By Matthew Gyde, CEO, Security, NTT Ltd.
The Dawn of a New Era
As 2020 dawns, we stand at the threshold of a new decade that’s certain to reveal challenges to the security landscape we could scarcely have imagined in 2010. But if the past has taught this industry anything, it’s that a forward-thinking and progressive approach is the best way to mitigate the risk of threats and intrusion.
In this brave new era before us, our industry must adapt to how security is acquired. While cloud-based security, machine learning and the move from zero trusts to digital trust were trending topics last year, we’ve witnessed a fundamental shift in how security is being acquired. Automation and orchestration will be the watchwords for 2020. Things are about to change—and drastically. Security orchestration, automation and response (SOAR) will be the hottest area in cybersecurity in the year to come. Accepting and embracing this approach will allow managed security service providers (MSSPs) to build trust equally across both infrastructure and applications.
What are the driving factors behind this shift in strategy? Simply put, the threats and cyberattacks themselves are no longer conducted at human speed. Rather, they’ve evolved to occur at machine speed. And as the old adage goes, you must fight fire with fire. This will be accomplished by embedding security intelligence into both infrastructure and applications.
Predictive Over Proactive
Machines, under the supervision of data scientists, will use the power of algorithms to elevate threat detection capabilities. These algorithms will help machines recognize patterns across applications and infrastructure. They’ll identify anomalies that point to potential attacks and orchestrate security controls automatically—and instantaneously—without a human touch. As machines are fed more data to learn from, they’ll become better at recognizing and identifying threat patterns and anomalies. In turn, they’ll use this learned knowledge and adapt to apply the right controls for each situation. In summary, cybersecurity best practices must evolve from a proactive to a predictive approach.
Security in the Cloud
In the coming decade, as legacy business models and aging infrastructure wanes, we’ll witness a majority of applications and workloads hosted in cloud environments. The threats and hackers are sure to follow suit, targeting this influx into cloud-based ecosystems. For organizations using hosting centers or hyper scalers, one-size-fits-all software-based security control is difficult to apply across the whole infrastructure. To truly mitigate cloud-based threat risks, it will take a separate application of security assigned to the application or workload itself. Companies will then be able to monitor threats precisely where they appear, rather than oversight of the entire infrastructure.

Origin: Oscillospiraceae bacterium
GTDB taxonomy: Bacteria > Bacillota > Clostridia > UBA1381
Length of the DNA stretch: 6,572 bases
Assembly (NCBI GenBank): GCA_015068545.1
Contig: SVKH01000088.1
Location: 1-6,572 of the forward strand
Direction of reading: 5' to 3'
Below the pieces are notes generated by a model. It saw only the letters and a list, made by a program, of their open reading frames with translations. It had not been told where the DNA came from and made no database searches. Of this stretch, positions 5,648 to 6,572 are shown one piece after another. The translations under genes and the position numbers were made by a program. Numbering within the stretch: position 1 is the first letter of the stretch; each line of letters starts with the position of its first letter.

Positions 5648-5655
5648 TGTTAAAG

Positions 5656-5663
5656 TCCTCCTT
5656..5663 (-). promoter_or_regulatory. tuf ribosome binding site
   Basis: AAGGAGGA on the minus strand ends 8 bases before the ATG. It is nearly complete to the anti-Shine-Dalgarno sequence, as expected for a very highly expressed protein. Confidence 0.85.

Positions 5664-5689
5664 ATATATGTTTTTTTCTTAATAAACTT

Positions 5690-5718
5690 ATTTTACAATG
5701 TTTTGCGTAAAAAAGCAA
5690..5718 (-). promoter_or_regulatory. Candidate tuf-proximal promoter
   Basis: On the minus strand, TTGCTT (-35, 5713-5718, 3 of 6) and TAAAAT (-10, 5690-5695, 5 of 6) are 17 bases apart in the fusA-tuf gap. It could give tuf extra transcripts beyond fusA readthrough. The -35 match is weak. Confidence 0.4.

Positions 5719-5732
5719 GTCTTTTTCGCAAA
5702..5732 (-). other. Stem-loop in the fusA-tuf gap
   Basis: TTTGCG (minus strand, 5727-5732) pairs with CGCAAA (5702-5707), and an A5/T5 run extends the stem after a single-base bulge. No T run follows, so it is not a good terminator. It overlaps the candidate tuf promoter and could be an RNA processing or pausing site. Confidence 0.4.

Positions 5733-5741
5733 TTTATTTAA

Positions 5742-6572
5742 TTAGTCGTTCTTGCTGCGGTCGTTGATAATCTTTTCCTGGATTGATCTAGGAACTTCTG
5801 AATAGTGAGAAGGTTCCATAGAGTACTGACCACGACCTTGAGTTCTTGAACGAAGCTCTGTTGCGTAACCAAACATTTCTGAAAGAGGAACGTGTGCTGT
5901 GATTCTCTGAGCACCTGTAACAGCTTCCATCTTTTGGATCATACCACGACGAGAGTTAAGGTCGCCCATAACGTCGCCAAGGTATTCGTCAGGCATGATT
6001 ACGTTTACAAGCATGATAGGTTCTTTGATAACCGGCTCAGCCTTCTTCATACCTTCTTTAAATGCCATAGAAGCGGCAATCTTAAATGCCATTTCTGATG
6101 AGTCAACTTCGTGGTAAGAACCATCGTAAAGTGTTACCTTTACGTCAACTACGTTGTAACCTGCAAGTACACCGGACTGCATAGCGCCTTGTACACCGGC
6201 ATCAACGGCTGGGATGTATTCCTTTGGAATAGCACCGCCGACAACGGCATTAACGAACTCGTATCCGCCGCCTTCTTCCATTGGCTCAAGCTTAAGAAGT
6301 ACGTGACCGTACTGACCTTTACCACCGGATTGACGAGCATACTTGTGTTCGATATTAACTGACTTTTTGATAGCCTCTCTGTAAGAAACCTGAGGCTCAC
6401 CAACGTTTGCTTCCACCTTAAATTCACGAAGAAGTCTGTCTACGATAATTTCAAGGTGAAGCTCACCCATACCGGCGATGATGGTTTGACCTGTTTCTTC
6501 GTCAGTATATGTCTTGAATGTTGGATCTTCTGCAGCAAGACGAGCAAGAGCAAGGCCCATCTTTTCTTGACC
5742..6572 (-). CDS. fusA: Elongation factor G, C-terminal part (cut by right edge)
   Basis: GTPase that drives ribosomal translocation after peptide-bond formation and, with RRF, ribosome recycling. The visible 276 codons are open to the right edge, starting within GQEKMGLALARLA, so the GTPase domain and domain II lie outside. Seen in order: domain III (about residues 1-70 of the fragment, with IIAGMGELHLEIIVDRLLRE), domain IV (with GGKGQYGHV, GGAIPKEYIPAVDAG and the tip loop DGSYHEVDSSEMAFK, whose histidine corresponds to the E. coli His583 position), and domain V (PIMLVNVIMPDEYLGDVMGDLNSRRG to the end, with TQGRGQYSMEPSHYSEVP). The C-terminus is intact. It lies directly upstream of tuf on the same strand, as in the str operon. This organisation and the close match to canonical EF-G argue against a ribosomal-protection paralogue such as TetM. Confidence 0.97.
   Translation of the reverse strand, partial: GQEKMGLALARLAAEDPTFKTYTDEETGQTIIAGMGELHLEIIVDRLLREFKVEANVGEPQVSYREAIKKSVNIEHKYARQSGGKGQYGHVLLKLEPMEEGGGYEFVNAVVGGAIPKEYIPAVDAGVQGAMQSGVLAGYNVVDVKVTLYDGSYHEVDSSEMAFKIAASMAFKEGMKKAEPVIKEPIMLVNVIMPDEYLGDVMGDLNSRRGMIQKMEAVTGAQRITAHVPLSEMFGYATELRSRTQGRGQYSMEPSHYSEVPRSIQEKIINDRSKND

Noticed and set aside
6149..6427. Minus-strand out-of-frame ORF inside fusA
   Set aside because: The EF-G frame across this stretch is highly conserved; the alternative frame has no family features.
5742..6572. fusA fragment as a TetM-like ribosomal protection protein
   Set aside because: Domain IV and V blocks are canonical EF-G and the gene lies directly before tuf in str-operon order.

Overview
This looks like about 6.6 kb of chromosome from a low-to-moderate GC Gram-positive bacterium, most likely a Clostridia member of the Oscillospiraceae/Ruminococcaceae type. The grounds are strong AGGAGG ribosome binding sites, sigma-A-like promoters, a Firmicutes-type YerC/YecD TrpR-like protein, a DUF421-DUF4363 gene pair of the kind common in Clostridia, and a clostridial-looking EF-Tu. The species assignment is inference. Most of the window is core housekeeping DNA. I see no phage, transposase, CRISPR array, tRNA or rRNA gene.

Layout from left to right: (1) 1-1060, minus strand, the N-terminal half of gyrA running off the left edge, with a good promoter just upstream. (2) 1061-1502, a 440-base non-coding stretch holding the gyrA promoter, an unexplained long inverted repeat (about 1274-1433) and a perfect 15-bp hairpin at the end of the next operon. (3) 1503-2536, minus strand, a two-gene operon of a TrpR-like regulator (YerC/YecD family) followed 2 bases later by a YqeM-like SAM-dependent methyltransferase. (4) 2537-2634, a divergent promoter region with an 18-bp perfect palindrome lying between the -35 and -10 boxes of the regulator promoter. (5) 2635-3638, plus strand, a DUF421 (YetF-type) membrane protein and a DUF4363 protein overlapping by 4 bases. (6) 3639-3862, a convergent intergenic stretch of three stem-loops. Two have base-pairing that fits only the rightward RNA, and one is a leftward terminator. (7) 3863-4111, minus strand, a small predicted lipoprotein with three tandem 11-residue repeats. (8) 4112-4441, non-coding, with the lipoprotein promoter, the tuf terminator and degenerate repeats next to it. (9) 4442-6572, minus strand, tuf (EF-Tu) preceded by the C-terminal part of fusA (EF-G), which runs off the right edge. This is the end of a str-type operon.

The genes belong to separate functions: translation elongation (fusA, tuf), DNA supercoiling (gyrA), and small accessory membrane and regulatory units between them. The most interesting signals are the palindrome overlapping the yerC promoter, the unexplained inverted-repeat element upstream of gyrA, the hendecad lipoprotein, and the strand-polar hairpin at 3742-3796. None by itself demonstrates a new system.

MVP – Most Vulnerable Player
Threats constantly probe for the most vulnerable entry point. And the bad actors have declared a clear winner. Apps remain the most vulnerable gateway, falling prey to hostile attacks now also occurring at the machine, rather than human, speed. According to our latest Global Threat Intelligence Report, application-specific and web-application attacks now account for a third of hostile traffic—making them the single most common targets of hostile activity.
The Next 10 Years
Addressing cybersecurity through the next decade will require a new mindset, advanced levels of monitoring capabilities and a growing reliance on machine-based learning and application. But I do believe that cybersecurity organizations will rise to meet these and other challenges yet unseen, primarily because they’re left with no choice but to improvise, adapt and overcome threats. This level of vigilance is best served by taking an intelligent-based approach to security. Only by implementing an intelligence-based strategy can businesses achieve a predictive, agile and automated security posture, wholly aligned to their individual level of risk tolerance. Let’s hope the next 10 years will be remembered for the achievements, milestones, and solutions put into practice to eradicate the scourge of unseen threats.
About the Author
Matthew Gyde is the CEO, Security Division, of NTT Ltd., a leading global technology services company. Gyde is responsible for executing the security, services, and go-to-market strategies with the goal of building the world’s most recognized security business supported by a team of highly talented professionals.
His career in IT security spans more than 20 years, providing him with a deep understanding of how security platforms should be implemented and managed to ensure clients’ business outcomes are achieved, while simultaneously ensuring their risk is minimized.
Matthew has completed the International Executive Program from INSEAD Business School, Asia, and holds an Advanced Diploma in Business Management from Randwick College, New South Wales, Australia.